Who does a tree belong to?
The roots of that tree, whose are they?
And the soil in which those roots thrive, where did it come from?
I actually think the tree ‘belongs’ to the universe.
No living organism can claim it and say this tree is entirely mine, unless that organism is the universe.
Even if the tree is in the garden of your land which you bought with your money, that societal notion of value and money doesn’t quite make sense to me when it comes to a tree.
Yes it’s in your garden, but essentially you’re just loaning it from the universe for some time whilst you enjoy the space.
When a child is born, a new lease of life has been given by the universe. The universe is contracting the child a beautiful concept, both life and time, to spend as they wish. Hence, the child belongs to no person, no mother nor father, no city or community, but to the universe. We are all entities that belong nowhere and everywhere. To ourselves and to the universe.
To my future daughter, you have come to me as a blessing from the universe. Nobody owns you and you are not solely mine, but under my care just because I’ve been lucky enough to ease you into life. Even if you’d been a bump in my belly, as small as a peach, you wouldn’t be mine. And so you, who I love as if I felt you grow in my womb, belong not to me, but like the tree and soil, to the universe.
I promise to nurture you and protect you, but to always distinguish that from ownership.
In a society which is confined to the patriarchy, I promise to create a new system in our home in your early years, which deems you the power full.
You’ll help with chores not because I expect you to as a young woman, but because your brother is expected to do the same.
You’ll be read empowering stories about how the young woman saves herself, rather than about passive princesses who are saved by the cisheterosexual man.
There will be no boundaries to where your dreams can take you.
I’ll mess up because nobody is perfect
But one thing I’ll never do is clip your wings
Your roots are deeply-seated already
You belong to the universe.
When she comes to me
Her head hung
Heavy with the words of the world
I will remind her
Her mother weaved water and flesh
With gold and bronze to be thicker
I will let her collapse into my arms and
Heal her there
With the tough strong hands of our
Ancestors I will illustrate stories of our parents before us.
Stories i have told her once as a child
When she was half her size and twice
As believing in the world
As I mix language and oil into her hair
The hard mask she shields herself with
From the world will crack
Leaving my soft child
While she sits and listens I comb the
Problems one by one out of her hair
Brushing the earth as I braid and
Mend her forgotten self.
She will rise with a smile
My eyes and her fathers teeth
I smile at the thought
Reminded of how my mother would
Watching me rise and walk away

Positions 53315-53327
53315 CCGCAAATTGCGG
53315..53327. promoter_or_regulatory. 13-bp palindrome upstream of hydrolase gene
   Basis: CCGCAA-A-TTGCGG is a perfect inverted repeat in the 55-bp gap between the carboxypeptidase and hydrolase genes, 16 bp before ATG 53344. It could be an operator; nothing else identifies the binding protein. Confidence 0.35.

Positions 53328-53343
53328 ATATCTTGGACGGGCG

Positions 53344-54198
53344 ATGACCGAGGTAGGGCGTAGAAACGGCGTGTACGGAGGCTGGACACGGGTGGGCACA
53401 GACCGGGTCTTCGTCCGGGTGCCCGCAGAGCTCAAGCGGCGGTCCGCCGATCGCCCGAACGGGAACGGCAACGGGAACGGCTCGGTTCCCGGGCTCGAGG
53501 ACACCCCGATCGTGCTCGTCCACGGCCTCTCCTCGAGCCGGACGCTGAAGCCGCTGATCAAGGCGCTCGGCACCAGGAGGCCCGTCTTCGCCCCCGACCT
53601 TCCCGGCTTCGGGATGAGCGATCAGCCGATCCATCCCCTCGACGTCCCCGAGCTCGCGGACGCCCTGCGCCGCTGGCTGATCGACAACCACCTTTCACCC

I see a blurry reflection of myself
A generation younger
Ready to fight another day
This is an ode to the adivasi (tribal) woman, who provided me with a roof over my head in a small village in Jharkhand, India. It is a testament to her unwavering strength and courage with which she battles through her every day. It is to the woman, I call ‘amma’ (mother).
You walk with playfulness, a purpose;
Your feet gliding over the rocky path,
Finding familiar footholds, despite the darkness.
The forest produce lies scattered,
Your day’s wage.
The sun rises, painting the sky orange;
You walk back, joining,
A line of women, baskets on their heads;
Silhouetted against the rising sun.
You collect water, light a fire
Warming yourself on the earthen stove,
The food simmers, as you sip your tea.
You walk to the field,
The seeds need care.
The day goes, the shadows that
The sun makes against your labouring body, dance.
The setting sun sees you,
Walking back, collecting water for the night;
The earthen stove lights again, food simmers.
Amidst this monotony, peals of laughter
Shatter the silence of the night.
You sit with the other village women,
Sharing, laughing, crying.
You sleep like a baby,
Only to wake up again,
For another walk to the forest.
Amma, you taught me the importance of labouring, opened my eyes to the fact that while the world looks at the farmer, it forecloses the labour of the woman who if not more, but equally, contributes in producing the food that we consume. Amma, you made me question gender, to think and reflect that in our mad rush to achieve gender equality, we have forgotten that we want your development, without you. You make us all think of how the adivasi woman has been neglected in our imagination of a nation, how you are a reminder of a past that we wish to disavow. You scoff when we use your smile for our reports and case studies. You ask me: am I just a symbol? Does my smile make you ignore my pain and my suffering? You make me think: what are we doing to the life-world of the adivasi woman. Where does she fit in (if at all) in our gender work and discourses of empowerment? How can I, a young woman from the urban, be empathetic to her hidden gender experiences? What can I do about them?
Nikita Khanna, in India